For those who don’t know, copper is an active chemical element often found in pool algaecide products. Pool owners often use copper-containing products to clean the pools once or twice a year.
Unfortunately, when the copper gets in contact with the chlorine in the water, the oxidation process will start.
When your hair gets soaked in the pool water, the oxidized copper will break the proteins in your hair strands and turn your hair into a greenish shade. With that said, although chlorine plays a part in giving you that green tint, it is not entirely accountable for it.
Why Does Copper Exist In Pool Water?
The municipal water source you use as the pool water can contain enough copper to react to the chlorine and cause negative effects to your hair.
Besides copper, other minerals and hard metals, such as aluminum, magnesium, azurite, etc., can also mess with your hair when being oxidized.
As we have mentioned before, algae killers contain a large dose of active coppers in the ingredients. Even though they keep the pool sanitary, the coppers in the chemicals can damage your hair.
For that reason, when buying algaecides for the pool, it would help to go for the copper-free options.
Mineral cleansing is an alternative cleaning method for chlorine that involves releasing minerals into the pool water and letting it do the cleaning job.
However, some pool owners use mineral cleansing while the pool water still has a high chlorine level. As a result, the chlorine will oxidize the minerals, making your hair green.
How To Know And Manage Copper In Pool Water?
How To Know If Your Pool Has Coppers
Using copper test strips is the best way to find out if there is any copper existing in your pool water.
Simply dip the strip in the water for about 5 seconds, then take it out and wait for 15 seconds before reading the results.
By comparing the color appearing on the strip with the color chart, you can see the copper level in your pool.
How To Manage It
The most useful way to counteract the copper in the water is to adjust the pH level and the calcium hardness.
To do this, it would be best to use pH indicator strips. The pH level should range between 7.2 and 7.3 to counterwork the coppers in the water.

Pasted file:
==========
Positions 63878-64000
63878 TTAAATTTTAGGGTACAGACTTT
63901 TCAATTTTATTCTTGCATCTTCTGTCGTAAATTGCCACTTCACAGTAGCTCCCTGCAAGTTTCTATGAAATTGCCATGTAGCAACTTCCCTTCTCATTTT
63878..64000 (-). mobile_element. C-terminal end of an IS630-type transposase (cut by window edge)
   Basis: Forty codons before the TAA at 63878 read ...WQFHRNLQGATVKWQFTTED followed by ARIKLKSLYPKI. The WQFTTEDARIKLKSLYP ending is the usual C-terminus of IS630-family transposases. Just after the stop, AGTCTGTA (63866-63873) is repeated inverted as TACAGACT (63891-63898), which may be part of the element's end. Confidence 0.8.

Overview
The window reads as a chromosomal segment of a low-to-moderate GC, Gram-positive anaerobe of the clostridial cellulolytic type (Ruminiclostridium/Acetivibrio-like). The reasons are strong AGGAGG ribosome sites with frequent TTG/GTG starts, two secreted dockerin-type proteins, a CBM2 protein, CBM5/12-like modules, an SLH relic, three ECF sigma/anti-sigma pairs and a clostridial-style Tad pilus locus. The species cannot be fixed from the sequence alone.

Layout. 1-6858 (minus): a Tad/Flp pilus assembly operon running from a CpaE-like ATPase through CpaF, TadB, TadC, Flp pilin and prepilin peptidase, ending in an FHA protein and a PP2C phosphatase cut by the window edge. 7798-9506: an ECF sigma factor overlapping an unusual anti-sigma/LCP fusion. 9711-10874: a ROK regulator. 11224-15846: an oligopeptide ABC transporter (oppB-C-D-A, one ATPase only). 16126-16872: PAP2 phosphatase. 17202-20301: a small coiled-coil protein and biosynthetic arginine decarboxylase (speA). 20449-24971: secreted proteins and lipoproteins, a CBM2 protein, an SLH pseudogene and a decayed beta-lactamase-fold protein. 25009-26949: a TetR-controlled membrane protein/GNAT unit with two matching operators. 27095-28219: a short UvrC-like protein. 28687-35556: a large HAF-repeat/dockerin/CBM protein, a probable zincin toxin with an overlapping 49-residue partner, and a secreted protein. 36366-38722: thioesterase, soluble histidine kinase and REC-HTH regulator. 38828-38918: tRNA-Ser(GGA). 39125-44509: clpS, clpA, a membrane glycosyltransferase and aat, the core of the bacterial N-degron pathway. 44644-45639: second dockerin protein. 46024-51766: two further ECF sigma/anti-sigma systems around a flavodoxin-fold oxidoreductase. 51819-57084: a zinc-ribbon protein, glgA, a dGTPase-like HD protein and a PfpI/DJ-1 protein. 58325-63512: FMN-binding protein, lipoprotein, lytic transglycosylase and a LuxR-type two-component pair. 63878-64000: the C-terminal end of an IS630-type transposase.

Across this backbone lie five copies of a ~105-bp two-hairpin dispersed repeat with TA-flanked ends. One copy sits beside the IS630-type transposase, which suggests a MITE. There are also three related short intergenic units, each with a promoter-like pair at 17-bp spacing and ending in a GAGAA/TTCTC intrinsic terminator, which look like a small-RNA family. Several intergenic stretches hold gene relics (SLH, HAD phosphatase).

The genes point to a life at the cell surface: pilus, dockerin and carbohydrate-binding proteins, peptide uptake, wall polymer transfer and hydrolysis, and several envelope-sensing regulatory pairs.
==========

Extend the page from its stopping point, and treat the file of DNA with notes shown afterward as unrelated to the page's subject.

If noticing the pH level is above the recommended range, try to lower the pH by adding muriatic acid into the water. A swimming pool of 1000 gallons will require 1.5 ounces of acid to lower the pH from 7.8 – 8.0 to 7.2 – 7.3.
On the other hand, if the pH reading result is under 7.2, pouring soda ash into the pool will help lower it. For a 1000-gallon pool, using 0.75 ounces of soda ash will be enough to raise the pH level from 6.6 – 7.0 to 7.2 – 7.3.
For the calcium hardness, you use calcium test strips for the measurement. The recommended level to counteract coppers should be 350 parts per million.
If the reading is too low, try adding calcium chloride to the pool. 10 ounces can raise the hardness by 50 ppm for 1000 gallons of water.
Will Blonde Hair Become Green In Saltwater Pools?
Yes. Saltwater pools still contain chlorine as a water sanitizer.
Therefore, if there are coppers in the pool, your hair can still become green due to copper oxidation.
Is It Only Blonde Hair Affected By Pool Water?
No hair color is resistant to copper oxidation.
Even when you have darker hair, the lighter parts at the end of your hair strands will still get discolored.
Will Purple Shampoo Fix Green Hair From The Pool?
No, purple shampoo doesn’t fix green hair from the pool. It is because the purple shade can’t counterbalance the greenish tint in your hair.
To learn how to remove green hair from the pool, you can refer to our tips above for the best results.
So there you have it, our complete guide on how to fix green hair from pool. We hope that the tips and the related knowledge we provide you with will prove beneficial to you.
Also, remember to wet your hair, put on some swim conditioner, and wear a swim cap before getting into the pool to prevent green hair.
All in all, take care, and we hope to see you in our next post!